Two earthquakes registering at a 4.5 and a 4.4 magnitude shook frack-happy Oklahoma on Saturday, some of the strongest felt in the state this year. The stronger quake occurred just a few miles from the city of Cushing, which holds one of the largest crude oil storage facilities in the world.
The recent quakes struck only a handful of weeks after the Oklahoma Corporation Commission (OCC), the state’s public utilities commission, shut down several disposal wells around Cushing and issued new regulations meant to prevent more earthquakes in the area, according to Al Jazeera.
This map shows earthquakes with 2.5+ magnitudes within a 400-mile radius of Oklahoma City. On Saturday, a 4.5 quake hit the city of Cushing, a major crude oil storage hub. Photo credit: NewsOK
A local report said that the stronger 4.5 magnitude quake occurred around 5 p.m. Saturday evening and could be felt in the nearby cities of Stillwater, Guthrie, Sapulpa, Oklahoma City and other parts of the metro. There were multiple aftershocks in Cushing, recorded at 3.0, 3.2, 3.1, 2.8, 2.7 and 2.5.
Bob Noltensmeyer, Cushing Emergency Manager, told the Associated Press he had not received reports of significant damage in the area although there were “shattered nerves.”
“This one was pretty strong,” he added. “The whole house shook.”
A 4.4 was also recorded on Saturday at 4:20 a.m. about 18 miles southwest of Medford and about 100 miles northwest of Cushing.
America’s heartland used to register earthquakes from two a year to almost two a day. This year, roughly 700 earthquakes of magnitude 3 or higher has shook the state, compared to 20 throughout 2009, as the Associated Press pointed out.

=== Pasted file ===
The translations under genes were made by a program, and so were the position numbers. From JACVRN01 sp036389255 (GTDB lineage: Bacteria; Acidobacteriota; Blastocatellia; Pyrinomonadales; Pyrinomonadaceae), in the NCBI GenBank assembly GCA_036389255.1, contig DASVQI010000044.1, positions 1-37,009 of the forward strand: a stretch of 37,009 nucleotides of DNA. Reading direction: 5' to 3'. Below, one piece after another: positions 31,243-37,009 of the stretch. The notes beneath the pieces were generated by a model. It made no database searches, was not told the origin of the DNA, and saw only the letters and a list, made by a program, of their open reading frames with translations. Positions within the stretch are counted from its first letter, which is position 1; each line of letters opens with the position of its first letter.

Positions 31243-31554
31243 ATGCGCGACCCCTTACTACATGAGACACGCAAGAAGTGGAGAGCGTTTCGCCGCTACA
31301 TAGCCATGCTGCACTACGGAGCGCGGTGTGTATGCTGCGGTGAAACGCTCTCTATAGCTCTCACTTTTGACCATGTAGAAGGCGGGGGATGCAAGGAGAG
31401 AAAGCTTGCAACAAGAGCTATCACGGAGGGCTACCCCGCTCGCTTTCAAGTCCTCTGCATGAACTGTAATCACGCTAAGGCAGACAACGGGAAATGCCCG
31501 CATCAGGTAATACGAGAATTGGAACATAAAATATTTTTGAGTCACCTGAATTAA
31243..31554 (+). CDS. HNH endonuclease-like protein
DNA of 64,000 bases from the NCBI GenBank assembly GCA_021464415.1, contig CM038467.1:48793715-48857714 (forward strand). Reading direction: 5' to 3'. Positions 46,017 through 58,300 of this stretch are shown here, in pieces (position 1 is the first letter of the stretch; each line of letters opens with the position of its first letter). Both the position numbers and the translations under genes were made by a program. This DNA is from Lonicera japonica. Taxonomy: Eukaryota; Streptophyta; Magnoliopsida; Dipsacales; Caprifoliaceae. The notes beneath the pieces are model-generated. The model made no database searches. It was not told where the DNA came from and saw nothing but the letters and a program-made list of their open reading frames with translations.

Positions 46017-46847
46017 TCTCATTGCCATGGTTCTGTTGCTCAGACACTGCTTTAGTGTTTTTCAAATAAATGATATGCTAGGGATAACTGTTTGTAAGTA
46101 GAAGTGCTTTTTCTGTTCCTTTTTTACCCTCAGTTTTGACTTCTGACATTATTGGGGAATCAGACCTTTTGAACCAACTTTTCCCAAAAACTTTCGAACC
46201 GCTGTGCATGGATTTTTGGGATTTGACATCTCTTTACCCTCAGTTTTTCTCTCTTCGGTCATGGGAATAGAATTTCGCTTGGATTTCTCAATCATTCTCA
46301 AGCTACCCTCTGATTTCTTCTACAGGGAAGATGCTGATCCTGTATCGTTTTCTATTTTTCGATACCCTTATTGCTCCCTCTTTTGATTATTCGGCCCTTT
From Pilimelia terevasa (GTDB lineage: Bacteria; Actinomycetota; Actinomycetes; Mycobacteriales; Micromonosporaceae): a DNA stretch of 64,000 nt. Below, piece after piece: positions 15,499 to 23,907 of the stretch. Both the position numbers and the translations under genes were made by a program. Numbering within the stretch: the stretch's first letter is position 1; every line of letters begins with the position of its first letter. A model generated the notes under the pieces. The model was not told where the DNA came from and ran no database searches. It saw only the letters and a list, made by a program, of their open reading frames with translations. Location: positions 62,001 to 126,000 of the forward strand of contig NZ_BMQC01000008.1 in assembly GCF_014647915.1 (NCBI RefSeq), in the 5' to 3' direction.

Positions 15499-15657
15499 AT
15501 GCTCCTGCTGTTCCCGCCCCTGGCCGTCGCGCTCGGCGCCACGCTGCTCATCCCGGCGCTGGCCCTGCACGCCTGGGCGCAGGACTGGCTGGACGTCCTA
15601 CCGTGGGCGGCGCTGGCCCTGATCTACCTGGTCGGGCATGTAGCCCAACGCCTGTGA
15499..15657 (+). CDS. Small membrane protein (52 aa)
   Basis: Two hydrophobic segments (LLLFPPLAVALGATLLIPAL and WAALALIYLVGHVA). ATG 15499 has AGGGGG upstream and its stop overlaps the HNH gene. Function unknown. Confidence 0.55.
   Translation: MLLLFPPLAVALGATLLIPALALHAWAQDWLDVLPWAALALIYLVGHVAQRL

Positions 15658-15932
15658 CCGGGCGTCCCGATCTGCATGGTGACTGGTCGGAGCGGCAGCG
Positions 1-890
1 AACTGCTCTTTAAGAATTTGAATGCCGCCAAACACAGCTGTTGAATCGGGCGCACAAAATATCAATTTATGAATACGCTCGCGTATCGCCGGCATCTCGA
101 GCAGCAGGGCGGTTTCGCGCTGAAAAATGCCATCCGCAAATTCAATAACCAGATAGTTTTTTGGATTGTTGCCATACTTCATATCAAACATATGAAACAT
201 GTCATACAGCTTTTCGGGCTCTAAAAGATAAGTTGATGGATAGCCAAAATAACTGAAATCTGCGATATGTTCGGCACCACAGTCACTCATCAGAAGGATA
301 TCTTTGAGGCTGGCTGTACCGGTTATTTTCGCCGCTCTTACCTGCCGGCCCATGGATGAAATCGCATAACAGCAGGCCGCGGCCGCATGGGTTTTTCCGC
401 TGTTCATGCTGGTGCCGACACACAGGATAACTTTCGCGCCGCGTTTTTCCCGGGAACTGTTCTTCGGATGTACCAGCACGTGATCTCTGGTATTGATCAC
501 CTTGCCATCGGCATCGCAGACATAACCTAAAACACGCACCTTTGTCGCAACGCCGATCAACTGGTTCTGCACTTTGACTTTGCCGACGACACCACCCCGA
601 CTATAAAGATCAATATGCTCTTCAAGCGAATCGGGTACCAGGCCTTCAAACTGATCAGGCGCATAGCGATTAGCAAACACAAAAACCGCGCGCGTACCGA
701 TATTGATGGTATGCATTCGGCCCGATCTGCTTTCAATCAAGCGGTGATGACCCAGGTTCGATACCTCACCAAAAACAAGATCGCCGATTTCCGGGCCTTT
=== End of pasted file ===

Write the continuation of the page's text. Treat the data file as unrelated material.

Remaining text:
The Sooner State’s seemingly never-ending earthquakes appear to be a man-made side effect of the country’s drilling boom. Scientists say that the injection of wastewater byproducts into deep underground disposal wells from fracking operations are very likely triggering the major increase of seismic activity in Oklahoma, which is not near any major fault lines.
“What’s at risk is that when you put water into the ground, it’s never going to come back out. You’re putting it in places it has never been before,” George Choy, a seismologist at the U.S. Geological Survey (USGS), told the AFP about the spate of recent tremors.
As Al Jazeera reported, the OCC previously required disposal well operators to show that water is not being injected below the state’s deepest rock formation, which is believed to contribute to the tremors. The commission issued rules on Aug. 4 to 12 operators of 23 wells that said they had 60 days to reduce the amount of saltwater being injected into wells. Incidentally, Oklahoma has about 4,500 disposal wells with about 3,500 in operation, so these regulations only applied to a small fraction of the wells.
— Tim Ream (@ourcarbon) October 12, 2015
The energy industry is, in a word, everything for Oklahoma. The state is one of the top natural gas-producing states in the nation. One-quarter of all jobs are either directly or indirectly tied to the energy industry.
However, as the state continues to rattle almost daily, even pro-business Oklahoma Gov. Fallin changed her tune about the link between fracking and earthquakes for the first time at the state Capitol last month, admitting a “direct correlation between the increase of earthquakes that we’ve seen in Oklahoma [and] disposal wells.”
Still, Fallin said earlier this month (via NewsOK) that she is still weighing some of the pros and cons of fracking in her state.
“We want to do it wisely without harming the economic activity we certainly enjoy and the revenue, quite frankly, we certainly enjoy,” Fallin said. “The council has worked very hard to ensure the energy sector, state agencies, environmentalists and academia are all talking and sharing that data and we have a scientific-based approach to reducing seismicity in our state.”